By Mason Philip Smith (Provincial Press 2008)
Review by Craig Dietrich
Early in 2008 I received an email from my friend Ma Tongchun inviting me for lunch at his ancestral farm northwest of Kunming, Yunnan. So in May I returned to China, accompanied by Brian Dorsk a friend from Cape Elizabeth.
Before proceeding to Xiamacun, “Mr. Ma” accompanied us to Heijing, on the rail line between Kunming and Chengdu. This is one of the best-preserved, and little-touristed, towns in Yunnan. For over 1,000 years the surrounding hills were mined for salt. At its peak in the Ming Dynasty, Heijing provided more than 70% of the imperial salt. It is still small, with a single main street running parallel to the Longchuan River. The town combines a strong sense of history with a pleasing lack of commercialism. Popular with visitors from Kunming on weekends, it is a gem, a place lost in time, rarely visited by Westerners (although Marco Polo knew it).
We stayed in the Wu Family Courtyard, a small hotel, formerly the home of a rich salt merchant. In its prime the mansion had 99 rooms and 108 doors. Arriving by train, we found a two-horse “horse taxi” waiting to take us to the town gate. A second horse taxi took us on to the Wu Family Courtyard, on a small hillside in the center of the town. Locals said that Brian and I were the first foreigners to visit in months.
Chicken cooked in hot salt is a “five-star dish” in the local cuisine, and as suppertime approached the chef invited us to watch him prepare it. His kitchen occupied a room across a small garden from the main inn. We found the chef and an assistant standing before three huge wood-fired woks. In one of them they were heating 30 pounds of salt. He held a freshly killed chicken as the assistant was passed a large shovel back and forth through the salt. When the salt was hot the chef buried the chicken in it with the shovel, piling a large mound atop the bird. Forty-five minutes later, he uncovered the bird and brushed the last of the salt off. He cut it into pieces and then wrapped the meat in foil, leaving the bird’s hard baked head peering out. We ate most of our meals in the courtyard under an arbor of bougainvillea. Breakfast was usually noodles garnished with chili peppers in the southwestern tradition. On the second morning I ordered scrambled eggs and fresh tomato pieces. The eggs arrived hard as a rock, and Mr. Ma quickly plunged into the kitchen to show the chef how to cook soft scrambled eggs.
Brian and I roamed Heijing for two days, visiting the old salt works, the street market and the alleys and byways. Everywhere the locals greeted us warmly and never objected to being photographed. At a middle school at recess time, we were mobbed by students wanting to try their English and asking to be photographed. In the market Mr. Ma would buy a huge watermelon, which he carried to the hotel for the chef to carve for our evening’s dessert.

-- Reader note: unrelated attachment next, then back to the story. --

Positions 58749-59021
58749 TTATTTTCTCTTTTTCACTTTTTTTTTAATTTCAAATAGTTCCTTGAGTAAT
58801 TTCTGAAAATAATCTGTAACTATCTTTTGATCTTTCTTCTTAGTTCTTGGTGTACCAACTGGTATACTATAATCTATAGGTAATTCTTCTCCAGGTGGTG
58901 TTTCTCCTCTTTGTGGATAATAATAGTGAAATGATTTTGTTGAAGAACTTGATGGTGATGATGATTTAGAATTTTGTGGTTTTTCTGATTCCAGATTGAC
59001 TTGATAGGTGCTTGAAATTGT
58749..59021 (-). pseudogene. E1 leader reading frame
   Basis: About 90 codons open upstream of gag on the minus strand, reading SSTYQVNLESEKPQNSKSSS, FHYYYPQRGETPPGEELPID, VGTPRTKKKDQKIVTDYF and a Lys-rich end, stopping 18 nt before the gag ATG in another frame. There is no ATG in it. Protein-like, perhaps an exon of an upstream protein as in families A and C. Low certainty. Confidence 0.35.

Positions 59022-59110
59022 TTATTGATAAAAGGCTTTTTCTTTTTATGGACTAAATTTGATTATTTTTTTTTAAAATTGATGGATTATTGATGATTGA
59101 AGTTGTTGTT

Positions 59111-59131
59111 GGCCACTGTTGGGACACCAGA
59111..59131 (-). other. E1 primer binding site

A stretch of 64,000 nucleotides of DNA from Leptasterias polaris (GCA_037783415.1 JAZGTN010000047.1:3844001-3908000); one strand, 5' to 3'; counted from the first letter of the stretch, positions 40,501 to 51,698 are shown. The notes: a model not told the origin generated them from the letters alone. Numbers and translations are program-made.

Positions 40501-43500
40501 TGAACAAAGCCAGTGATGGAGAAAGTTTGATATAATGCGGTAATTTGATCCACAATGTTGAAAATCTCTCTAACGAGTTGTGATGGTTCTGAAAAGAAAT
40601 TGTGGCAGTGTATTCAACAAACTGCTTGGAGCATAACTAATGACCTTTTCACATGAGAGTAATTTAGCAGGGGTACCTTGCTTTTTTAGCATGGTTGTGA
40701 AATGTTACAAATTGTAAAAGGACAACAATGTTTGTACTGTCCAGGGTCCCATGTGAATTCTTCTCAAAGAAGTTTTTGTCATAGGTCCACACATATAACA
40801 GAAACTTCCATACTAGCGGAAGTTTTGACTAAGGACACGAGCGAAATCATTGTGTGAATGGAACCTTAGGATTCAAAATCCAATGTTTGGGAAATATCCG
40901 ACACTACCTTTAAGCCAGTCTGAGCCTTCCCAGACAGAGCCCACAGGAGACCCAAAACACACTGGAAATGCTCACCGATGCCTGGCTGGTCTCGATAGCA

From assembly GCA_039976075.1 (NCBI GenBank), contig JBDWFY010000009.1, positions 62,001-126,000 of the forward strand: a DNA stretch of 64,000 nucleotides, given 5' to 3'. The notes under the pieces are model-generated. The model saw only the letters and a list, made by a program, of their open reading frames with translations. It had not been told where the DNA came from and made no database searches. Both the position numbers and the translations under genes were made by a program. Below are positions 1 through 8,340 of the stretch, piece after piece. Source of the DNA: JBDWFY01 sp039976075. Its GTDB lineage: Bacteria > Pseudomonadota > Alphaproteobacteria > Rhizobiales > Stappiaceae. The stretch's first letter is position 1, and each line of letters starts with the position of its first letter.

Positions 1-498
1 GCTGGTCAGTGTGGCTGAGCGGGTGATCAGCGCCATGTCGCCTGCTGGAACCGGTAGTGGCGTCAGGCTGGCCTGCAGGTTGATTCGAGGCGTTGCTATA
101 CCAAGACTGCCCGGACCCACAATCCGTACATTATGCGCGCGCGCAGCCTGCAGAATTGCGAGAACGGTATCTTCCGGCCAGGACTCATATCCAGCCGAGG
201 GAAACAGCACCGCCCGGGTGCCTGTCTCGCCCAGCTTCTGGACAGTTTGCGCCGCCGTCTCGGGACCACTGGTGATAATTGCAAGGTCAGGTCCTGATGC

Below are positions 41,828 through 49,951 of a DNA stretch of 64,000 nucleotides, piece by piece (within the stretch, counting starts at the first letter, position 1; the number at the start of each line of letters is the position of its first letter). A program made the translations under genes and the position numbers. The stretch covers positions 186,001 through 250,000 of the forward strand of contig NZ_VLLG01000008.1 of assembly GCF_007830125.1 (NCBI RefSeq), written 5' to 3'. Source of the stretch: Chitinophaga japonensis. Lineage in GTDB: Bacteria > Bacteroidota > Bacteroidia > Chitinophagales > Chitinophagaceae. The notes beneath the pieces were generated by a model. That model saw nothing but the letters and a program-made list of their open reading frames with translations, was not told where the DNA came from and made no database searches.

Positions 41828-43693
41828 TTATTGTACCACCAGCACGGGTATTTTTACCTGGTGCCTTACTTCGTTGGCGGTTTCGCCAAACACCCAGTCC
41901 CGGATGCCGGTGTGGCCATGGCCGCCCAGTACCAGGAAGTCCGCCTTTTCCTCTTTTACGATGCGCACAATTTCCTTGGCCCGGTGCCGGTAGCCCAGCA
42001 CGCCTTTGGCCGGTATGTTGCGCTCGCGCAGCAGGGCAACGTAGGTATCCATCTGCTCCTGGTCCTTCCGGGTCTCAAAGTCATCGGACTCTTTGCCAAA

I saw a man in an open doorway painting something with an artist’s brush. I said, “Ni hao,” smiled, and entered. He was painting guitar-like instruments in bold colors. I indicated I would like to photograph him. He nodded and put on a colorful jacket. After posing in his doorway with a brilliantly painted instrument, he then posed blowing on a reed-like flute. Imagine my surprise the next day when I encountered this very man in an alley on the other side of town wearing a conical straw hat and yellow vest. Straw broom in hand, he was sweeping the street.
Leaving Heijing, we boarded the train for Lufeng, the closest town to Mr. Ma’s ancestral village. Xiamacun is reached by a half road-half trail path passing through fields, across rock ledges and over crude roads. We could walk for two hours, or ride a horse taxi for an hour, or secure a vehicle that could handle the route. Mr. Ma telephoned a relative, who called someone else, and in a half hour we had a silver Mitsubishi SUV and driver courtesy of a local official. On the drive to Xiamacun, we passed miles of rice paddies, and since it was the May planting season, villagers were stooping in the flooded fields, transplanting rice. Water buffalos were plowing in the paddies. Further on there were rows of tobacco plants covered with plastic, resembling silver snakes meandering over the hillside. The earth was red and the houses in the villages we passed were adobe brown.